http://openvpn.net/index.php/open-source/documentation/howto.html#pki

You can ssh into a running instance you already have and run the commands after doing a yum install openvpn.   You can uninstall openvpn when you are done.   You can also use a linux desktop or server with openvpn installed on it.  The keys generated need to be generated for client and server and put into a tarball (keys.tgz).  In order to support scaling all clients and servers use the same keys and certs.  This is secure because the servers are not ever leaving the cloud (they aren't laptops wandering around the city). You can use the secure copy (scp) command from an SSH session to copy it your local machine and then use the "attachments tab" of the rightscale script editor to upload it and attach it to the script.

3) Add the script to your existing server templates.  You may want to create a new server template for the vpn server since it doesn't need much on it (all it really needs is this script - and possibly the monitoring tools and syslogging).  But you can put whatever you want on it.

4) Open port 1194 for UDP traffic in your security group.

5) Start the vpn server instance.   Be sure to set the VPN_TYPE as: server

6) When the server is running start the vpn client instance

7) To test the vpn from one of the client app server instance you can ssh in:


ping 172.31.0.1


If you get a response the vpn is working.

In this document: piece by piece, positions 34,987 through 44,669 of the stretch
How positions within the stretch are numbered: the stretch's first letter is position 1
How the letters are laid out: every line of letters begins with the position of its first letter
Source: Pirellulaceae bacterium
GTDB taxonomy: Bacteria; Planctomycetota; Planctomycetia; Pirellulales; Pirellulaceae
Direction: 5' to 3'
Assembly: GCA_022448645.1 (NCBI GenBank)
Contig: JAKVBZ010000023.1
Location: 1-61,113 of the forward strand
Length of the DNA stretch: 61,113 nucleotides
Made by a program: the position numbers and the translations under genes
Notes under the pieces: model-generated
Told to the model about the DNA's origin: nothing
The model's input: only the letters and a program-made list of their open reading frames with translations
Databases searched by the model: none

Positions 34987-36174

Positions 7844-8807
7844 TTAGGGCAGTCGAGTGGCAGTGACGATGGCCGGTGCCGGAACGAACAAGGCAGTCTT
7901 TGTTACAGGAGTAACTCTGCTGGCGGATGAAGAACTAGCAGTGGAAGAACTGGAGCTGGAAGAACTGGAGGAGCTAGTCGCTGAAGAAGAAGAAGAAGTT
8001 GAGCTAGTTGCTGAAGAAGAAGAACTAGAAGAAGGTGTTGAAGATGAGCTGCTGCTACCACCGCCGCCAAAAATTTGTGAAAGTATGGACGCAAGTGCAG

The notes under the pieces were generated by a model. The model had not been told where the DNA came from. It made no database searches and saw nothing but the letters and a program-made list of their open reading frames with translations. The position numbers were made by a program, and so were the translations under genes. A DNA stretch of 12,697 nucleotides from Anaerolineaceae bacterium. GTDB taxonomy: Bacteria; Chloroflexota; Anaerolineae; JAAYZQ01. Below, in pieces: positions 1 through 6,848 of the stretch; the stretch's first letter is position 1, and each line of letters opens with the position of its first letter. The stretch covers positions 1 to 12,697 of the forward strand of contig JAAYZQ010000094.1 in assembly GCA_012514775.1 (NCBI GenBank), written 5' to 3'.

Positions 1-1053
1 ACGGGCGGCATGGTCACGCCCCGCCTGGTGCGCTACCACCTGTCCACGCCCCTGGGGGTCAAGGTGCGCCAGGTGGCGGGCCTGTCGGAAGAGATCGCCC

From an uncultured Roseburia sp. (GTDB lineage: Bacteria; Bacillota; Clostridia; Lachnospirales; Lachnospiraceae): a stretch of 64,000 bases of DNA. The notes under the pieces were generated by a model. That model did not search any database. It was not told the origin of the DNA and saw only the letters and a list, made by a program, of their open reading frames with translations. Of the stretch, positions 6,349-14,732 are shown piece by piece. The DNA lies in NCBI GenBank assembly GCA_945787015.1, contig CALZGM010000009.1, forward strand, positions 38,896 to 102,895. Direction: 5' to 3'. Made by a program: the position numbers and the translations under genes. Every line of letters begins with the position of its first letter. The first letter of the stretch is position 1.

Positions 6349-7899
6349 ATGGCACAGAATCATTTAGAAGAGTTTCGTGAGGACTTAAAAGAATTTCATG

You can also test seting up a route. 

run lynx from the instance and navigate to whatismyipaddress.com
scroll down and note your IP - it should be the public ip of the instance - this proves that traffic is routing to eth0 - that your instance is talking directly to the internet.


To add a route through the vpn you use the command

route add -host whatismyipaddress.com dev tun0

Rerun  the lynx browser and go to whatismyipaddress.com.  You can scroll down and see that it thinks your IP is the IP of your NAT gateway - not the IP of your client browser.   It should be the EIP of your server instances.  The client is taking through the vpn tun0 adapter to the server.


8) You will want to add the route to the payment gateway as a boot script on your app server (clients).

 

NOTES: The clients are automatically assigned IP addresses by the VPN server.  They will keep their IP addresses.  The VPN server saves each client IP in ipp.txt (ifconfig-pool-persist ipp.txt directive handles this).  You can setup multiple VPN servers as well, for redundancy and can even do round robin for load balancing.

 

If you are having issues connecting beyond the OpenVPN gateway, and are unable to communicate with servers within the private network, you may need to log into the AWS console and un-check "Change Source / Dest Check" as it looks like it may prevent routing between instances. The following screenshot shows what it looks like in a right-click context menu, within EC2 Instances:

openvpn.png


 

You must to post a comment.
Last modified
15:48, 15 Apr 2015

Tags

Classifications

This page has no classifications.

Announcements

None


© 2006-2014 RightScale, Inc. All rights reserved.
RightScale is a registered trademark of RightScale, Inc. All other products and services may be trademarks or servicemarks of their respective owners.